Having studied fashion design at The Hague in Netherlands, MOTi (real name Timo Romme) eventually came to the conclusion that he preferred music to haute couture. Since his first release in 2012, the DJ/producer's rise to fame has been as swift and dexterous as his freewheeling production approach.
MOTi emerged that year having collaborated with producer Quintino on two tracks, Circuits and Kinky Denise. Mentored by Tiësto, the duo worked on the smash hit single Back to the Acid, which laid the platform for MOTi's explosive rise. Having signed to Tiësto's Red Light Management, he found himself sharing centre stage with his fellow Dutchman as well as dance music megastar Calvin Harris at the ADE festival in late 2013.
Over the past couple of years, MOTi has blazed his way to the top of the electronic music charts through collaborations with the likes of DVBBS, Martin Garrix and Major Lazer. Most recently, the electro house mastermind followed the towering success of Turn Me Up (Club VIP mix) with Danish multi-platinum selling songstress Nabiha, by releasing the original version.
With his career set to scale even greater heights, MOTi pauses to present to us his top 10 production tips…
1. How to start a track
"Sometimes it can be difficult to start a track. I always write my melodies on the piano first and then I start finding synth sounds. After getting that right, I start building right away with audio loops. I won't be using those loops in the end, but by doing that I can get a quick view on how I want to build the track.
"I prefer not to use loops because a lot of producers use the same sample packs these days and I don't want to hear the same beat loop in another track. If you prefer to keep working with loops, but want to make them a little bit more special, try cutting them up with something like Sonic Arts Vice.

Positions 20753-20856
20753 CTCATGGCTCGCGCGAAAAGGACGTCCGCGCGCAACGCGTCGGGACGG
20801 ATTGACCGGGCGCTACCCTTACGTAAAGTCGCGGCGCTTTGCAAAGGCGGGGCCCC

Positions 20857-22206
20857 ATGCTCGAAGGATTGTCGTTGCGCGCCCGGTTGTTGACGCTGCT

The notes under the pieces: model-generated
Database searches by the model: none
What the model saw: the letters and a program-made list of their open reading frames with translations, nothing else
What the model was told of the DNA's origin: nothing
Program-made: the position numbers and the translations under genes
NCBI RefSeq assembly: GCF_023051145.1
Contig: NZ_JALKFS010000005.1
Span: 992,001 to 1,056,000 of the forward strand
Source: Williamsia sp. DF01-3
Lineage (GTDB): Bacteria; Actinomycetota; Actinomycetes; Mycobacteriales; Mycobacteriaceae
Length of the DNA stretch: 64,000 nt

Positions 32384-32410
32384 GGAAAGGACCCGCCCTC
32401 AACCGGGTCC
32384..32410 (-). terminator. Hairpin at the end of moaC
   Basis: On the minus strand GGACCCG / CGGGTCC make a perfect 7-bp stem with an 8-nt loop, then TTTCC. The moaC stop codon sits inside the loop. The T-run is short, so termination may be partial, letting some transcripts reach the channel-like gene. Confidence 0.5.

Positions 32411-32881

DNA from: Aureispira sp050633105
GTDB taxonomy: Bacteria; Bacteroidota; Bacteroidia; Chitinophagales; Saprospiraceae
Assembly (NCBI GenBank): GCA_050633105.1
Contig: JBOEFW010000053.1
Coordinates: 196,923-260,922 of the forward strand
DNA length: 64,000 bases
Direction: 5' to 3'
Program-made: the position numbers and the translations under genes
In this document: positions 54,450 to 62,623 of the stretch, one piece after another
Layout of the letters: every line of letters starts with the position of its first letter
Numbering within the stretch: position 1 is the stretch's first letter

"For me, when the arrangement is finished, all the synths are in place and I know how I want the track to sound, I can start replacing the loops with drum computers and samples."
I prefer not to use loops because a lot of producers use the same sample packs these days and I don't want to hear the same beat loop in another track.
"When I'm working on a big project, after hours of work my computer usually can't handle all the data and I keep getting notification system overload messages - or something like that. To prevent this, make sure you render your VST instruments from time to time to save memory. It saves a lot of CPU, and that comes in handy when editing.
"I find working with audio files is a lot easier than [MIDI] synths because they give me an extra creative aspect and are easier to adjust, cut up or reverse. If the project is extremely big, I'll create two versions - one for the breakdowns and vocal editing and the other for drops. CPU-wise this works great, but it does take a lot of time to make small adjustments in opposing projects."
"I always used to master my tracks in the original project I was working in, and although the results weren't bad, I noticed I'd put a lot more time into mastering my track once I'd rendered it to a WAV file.
"So, render your project as a pre-master. On my pre-master, I put a compressor, EQ and widener - everything except my final limiter. I always make sure I stay out of the reds yet still have the same dynamics as I want my master to have. This also comes in handy if you have your tracks mastered by someone else and don't want to lose the vibe of the track.
"Then I load my final master into a new project and start mastering the WAV file. Put some reference tracks in there, too, so you can easily listen to how you want it to sound."
4. Creating a lead sound
"To make the lead sound in my collab with Major Lazer, Ty Dolla $ign & Wizkid called Boom, I used some old ad-libs I had lying around from a sample pack. I loaded them into the EXS24 sampler in Logic and pitched up the sampler by two octaves. This was the basis for the lead sound.